Colonial Settlement and Global Trade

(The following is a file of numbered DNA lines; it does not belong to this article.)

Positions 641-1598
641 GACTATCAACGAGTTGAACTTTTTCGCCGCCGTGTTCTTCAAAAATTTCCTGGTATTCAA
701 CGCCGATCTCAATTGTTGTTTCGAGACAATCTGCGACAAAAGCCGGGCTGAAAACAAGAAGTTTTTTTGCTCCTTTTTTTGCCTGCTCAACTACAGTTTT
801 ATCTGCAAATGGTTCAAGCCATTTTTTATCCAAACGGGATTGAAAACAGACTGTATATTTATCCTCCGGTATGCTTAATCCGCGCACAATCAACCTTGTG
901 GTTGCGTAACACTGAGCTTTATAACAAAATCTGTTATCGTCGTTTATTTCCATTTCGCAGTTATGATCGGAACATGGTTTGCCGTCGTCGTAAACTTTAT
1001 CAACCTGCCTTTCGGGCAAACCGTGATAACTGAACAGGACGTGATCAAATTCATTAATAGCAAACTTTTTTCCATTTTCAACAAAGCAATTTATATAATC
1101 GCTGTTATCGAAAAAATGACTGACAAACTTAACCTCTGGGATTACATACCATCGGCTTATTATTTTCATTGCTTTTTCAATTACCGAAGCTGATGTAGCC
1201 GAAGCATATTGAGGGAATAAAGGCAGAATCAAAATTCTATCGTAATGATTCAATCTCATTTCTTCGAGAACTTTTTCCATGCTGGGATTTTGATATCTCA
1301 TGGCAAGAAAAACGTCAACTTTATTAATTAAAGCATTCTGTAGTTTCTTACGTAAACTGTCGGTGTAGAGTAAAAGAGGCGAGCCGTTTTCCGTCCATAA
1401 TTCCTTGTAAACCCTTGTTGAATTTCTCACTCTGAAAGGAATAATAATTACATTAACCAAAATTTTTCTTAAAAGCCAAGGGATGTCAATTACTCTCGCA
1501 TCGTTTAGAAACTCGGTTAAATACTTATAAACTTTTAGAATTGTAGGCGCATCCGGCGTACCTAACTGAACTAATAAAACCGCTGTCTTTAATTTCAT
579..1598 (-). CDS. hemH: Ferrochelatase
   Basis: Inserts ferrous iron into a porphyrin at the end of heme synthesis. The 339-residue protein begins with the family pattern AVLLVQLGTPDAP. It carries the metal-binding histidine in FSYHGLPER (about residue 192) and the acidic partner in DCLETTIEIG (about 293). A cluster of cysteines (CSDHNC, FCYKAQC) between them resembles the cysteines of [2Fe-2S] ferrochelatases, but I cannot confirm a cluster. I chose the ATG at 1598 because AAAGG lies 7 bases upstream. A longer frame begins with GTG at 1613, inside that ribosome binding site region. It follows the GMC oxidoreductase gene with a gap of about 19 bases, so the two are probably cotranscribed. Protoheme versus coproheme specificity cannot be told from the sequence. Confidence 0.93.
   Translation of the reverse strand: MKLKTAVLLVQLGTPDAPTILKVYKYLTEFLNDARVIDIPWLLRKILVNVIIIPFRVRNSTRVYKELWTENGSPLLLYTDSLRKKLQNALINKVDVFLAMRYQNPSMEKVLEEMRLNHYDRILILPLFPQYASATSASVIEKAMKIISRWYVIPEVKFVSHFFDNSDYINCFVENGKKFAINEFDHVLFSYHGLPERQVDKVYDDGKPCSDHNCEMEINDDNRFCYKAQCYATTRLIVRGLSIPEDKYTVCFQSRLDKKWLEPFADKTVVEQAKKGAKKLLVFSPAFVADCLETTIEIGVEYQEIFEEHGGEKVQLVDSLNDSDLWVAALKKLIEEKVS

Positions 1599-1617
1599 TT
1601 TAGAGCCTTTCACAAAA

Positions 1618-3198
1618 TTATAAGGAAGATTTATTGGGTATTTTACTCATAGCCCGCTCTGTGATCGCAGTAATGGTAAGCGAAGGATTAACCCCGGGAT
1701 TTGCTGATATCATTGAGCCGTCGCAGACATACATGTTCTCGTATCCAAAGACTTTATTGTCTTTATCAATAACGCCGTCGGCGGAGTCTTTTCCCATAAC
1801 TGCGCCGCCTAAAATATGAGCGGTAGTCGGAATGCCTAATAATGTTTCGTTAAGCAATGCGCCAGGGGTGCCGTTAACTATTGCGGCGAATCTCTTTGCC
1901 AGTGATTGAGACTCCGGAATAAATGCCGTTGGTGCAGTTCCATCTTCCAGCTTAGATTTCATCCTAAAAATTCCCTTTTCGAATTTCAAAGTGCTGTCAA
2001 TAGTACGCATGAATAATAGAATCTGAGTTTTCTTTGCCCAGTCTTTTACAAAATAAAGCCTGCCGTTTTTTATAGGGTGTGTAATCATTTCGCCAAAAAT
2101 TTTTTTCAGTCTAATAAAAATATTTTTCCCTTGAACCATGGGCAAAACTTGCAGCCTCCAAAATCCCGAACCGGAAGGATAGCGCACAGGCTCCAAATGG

Before the appearance of Europeans in the so-called New World, Delaware and the surrounding region were the ancestral homelands of Indigenous people such as the Lenape and Nanticoke. In the 17th century, European settlers arrived from Sweden, Holland and Britain, looking for goods to trade and lands to possess. With them came enslaved people from Africa. The first permanent Delaware colonies included Sweden’s Fort Christina in Wilmington (1638) and Fort Casimir of New Castle, built by the Dutch in 1651. In 1682, the Duke of York gave Delaware’s three counties to William Penn, founder of Pennsylvania, and the British began to arrive en masse. During this period, global trade spread resources and aesthetics to the American Colonies, profound influencing early American material culture. Indigenous Americans, many of whom were forced out of this region in the centuries after colonization, and enslaved people are largely invisible in this period of the collection. This reflects collecting practices and racial inequality throughout American history and serves as a reminder that some groups and voices are purposefully left out of the archive.